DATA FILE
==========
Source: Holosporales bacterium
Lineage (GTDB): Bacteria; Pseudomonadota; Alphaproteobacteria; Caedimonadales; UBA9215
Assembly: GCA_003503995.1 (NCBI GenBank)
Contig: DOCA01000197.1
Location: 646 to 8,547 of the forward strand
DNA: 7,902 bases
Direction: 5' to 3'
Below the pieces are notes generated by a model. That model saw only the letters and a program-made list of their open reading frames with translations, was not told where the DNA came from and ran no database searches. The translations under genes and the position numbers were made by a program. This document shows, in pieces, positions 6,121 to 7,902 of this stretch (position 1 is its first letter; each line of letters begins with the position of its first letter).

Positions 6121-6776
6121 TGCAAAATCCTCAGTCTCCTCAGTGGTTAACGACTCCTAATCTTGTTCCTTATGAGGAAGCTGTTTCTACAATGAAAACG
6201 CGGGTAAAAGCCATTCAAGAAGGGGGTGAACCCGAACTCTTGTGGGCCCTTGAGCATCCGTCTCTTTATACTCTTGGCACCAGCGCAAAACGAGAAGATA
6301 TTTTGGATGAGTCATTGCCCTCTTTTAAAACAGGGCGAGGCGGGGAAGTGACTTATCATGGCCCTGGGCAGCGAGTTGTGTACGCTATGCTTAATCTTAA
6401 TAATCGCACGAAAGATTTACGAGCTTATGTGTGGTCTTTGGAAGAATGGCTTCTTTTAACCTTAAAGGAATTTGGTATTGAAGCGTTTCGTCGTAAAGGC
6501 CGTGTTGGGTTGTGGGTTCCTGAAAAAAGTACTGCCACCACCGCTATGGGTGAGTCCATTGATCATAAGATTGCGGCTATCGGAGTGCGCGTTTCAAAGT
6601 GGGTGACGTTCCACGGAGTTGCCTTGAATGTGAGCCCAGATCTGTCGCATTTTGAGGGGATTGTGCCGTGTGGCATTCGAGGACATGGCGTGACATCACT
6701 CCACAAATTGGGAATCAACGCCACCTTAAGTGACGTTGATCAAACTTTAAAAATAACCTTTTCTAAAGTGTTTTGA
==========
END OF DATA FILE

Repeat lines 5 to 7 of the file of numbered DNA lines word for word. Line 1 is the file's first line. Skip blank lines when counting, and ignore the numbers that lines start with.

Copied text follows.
Location: 646 to 8,547 of the forward strand
DNA: 7,902 bases
Direction: 5' to 3'